Estrogens play key roles in the normal development and function of the reproductive organs, mammary glands, bone, heart, vasculature, adipose, and central nervous system, as well as common dysfunctions of the same tissues. The molecular actions of estrogens are mediated through estrogen receptor proteins (e.g., ER?), which are nuclear receptors (NRs) that function as important regulators of cell type-specific patterns of gene expression. ER? acts as a ligand-regulated transcription factor that binds to many thousands of ER? binding sites across the genome, collectively called the ER? cistrome. The binding of ER? to genomic DNA promotes the coordinated recruitment of coregulator proteins that establish an active enhancer, leading to chromatin looping and target gene transcription. Recent studies have shown that active enhancers are transcribed bidirectionally, generating enhancer RNAs (eRNA), although the functions of enhancer transcription and eRNAs are unknown. In spite of emerging concepts, advanced methodologies, and a greater appreciation of the biology of enhancers in physiology and disease, many important questions about ER? enhancers remain. We still do not know (1) the molecular details of how ER? enhancers are assembled, (2) the kinetics of enhancer assembly and disassembly, (3) the underlying mechanisms of looping to, and activation of, target genes, (4) the specific roles of enhancer-associated coregulators and eRNAs, and (5) the function of mammalian enhancers in vivo. The long-term objective of these studies is to achieve a better understanding of the molecular mechanisms by which liganded ERs control global patterns of gene expression to regulate biological outcomes. Our broad hypothesis is that ligand- and DNA-bound ER? acts as a nucleation site and scaffold for the assembly of a multi-protein coregulator complex that drives looping to and communication with estrogen-regulated target genes. The genes, in turn, determine the estrogen-dependent biological responses. We proposed to explore the molecular mechanisms and kinetics of ER? enhancer assembly, as well as the biological roles of ER? enhancers in vivo, by using an integrated set of molecular, biochemical, genomic, proteomic, and genetic approaches. Our specific objectives are to: (1) Determine the molecular mechanisms and kinetics of ER? enhancer assembly (Aim 1); (2) Determine the potential roles of eRNAs and eRNA- interacting proteins in ER? enhancer assembly and function (Aim 2); and (3) Explore the assembly and function ER? enhancers in vivo. Our studies on the molecular mechanisms and functions of ER? enhancers will elaborate a facet of the estrogen signaling pathway that remains largely unexplored. Increased knowledge of the molecular actions of estrogens will suggest new ways to prevent, diagnose, and treat estrogen-related diseases. In addition, these studies will shed light on gene regulation by related transcription factors.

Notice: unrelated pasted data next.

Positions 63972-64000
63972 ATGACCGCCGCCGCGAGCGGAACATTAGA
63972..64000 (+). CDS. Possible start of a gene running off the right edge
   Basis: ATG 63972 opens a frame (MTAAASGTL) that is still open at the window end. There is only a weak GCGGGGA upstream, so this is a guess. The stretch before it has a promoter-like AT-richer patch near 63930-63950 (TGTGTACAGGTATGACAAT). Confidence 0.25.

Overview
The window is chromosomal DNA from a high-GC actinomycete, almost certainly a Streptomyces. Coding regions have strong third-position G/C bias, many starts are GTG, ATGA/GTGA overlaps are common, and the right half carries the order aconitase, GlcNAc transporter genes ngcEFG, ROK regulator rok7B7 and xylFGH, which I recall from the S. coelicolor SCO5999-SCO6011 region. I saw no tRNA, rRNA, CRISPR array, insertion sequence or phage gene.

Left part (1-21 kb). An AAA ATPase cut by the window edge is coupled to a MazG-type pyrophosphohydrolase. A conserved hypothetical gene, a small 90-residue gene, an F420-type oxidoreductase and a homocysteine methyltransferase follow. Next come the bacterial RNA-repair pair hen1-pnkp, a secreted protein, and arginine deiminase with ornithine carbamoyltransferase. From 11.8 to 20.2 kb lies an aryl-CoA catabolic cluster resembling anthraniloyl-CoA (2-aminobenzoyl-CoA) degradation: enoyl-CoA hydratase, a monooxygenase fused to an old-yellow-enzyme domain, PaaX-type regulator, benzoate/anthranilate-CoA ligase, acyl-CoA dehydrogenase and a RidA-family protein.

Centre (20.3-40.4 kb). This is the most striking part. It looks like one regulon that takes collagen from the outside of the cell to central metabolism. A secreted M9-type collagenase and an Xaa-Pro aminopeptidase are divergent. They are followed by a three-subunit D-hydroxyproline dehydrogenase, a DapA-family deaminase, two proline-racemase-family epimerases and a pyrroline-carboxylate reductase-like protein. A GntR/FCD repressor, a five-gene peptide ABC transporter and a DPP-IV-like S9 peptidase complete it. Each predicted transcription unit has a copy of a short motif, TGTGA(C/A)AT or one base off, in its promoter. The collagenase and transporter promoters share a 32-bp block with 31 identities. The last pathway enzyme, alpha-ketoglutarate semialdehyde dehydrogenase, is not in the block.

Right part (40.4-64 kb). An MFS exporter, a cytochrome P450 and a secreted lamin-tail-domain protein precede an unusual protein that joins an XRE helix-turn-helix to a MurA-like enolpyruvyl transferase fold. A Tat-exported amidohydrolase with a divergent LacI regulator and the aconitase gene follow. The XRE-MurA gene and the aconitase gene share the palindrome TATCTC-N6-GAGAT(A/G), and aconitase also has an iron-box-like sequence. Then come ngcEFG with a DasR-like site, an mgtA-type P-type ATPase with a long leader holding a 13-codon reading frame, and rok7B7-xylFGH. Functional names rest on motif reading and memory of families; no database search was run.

Estrogens play key roles in the normal development and function of reproductive organs, mammary glands, bone, heart, vasculature, adipose, and the central nervous system, as well as common dysfunctions of the same tissues. Increased understanding the molecular mechanisms of estrogen signaling will aid in finding better ways to prevent, diagnose, and treat estrogen-related diseases, as well as suggest new ways to study the biology of estrogen signaling.
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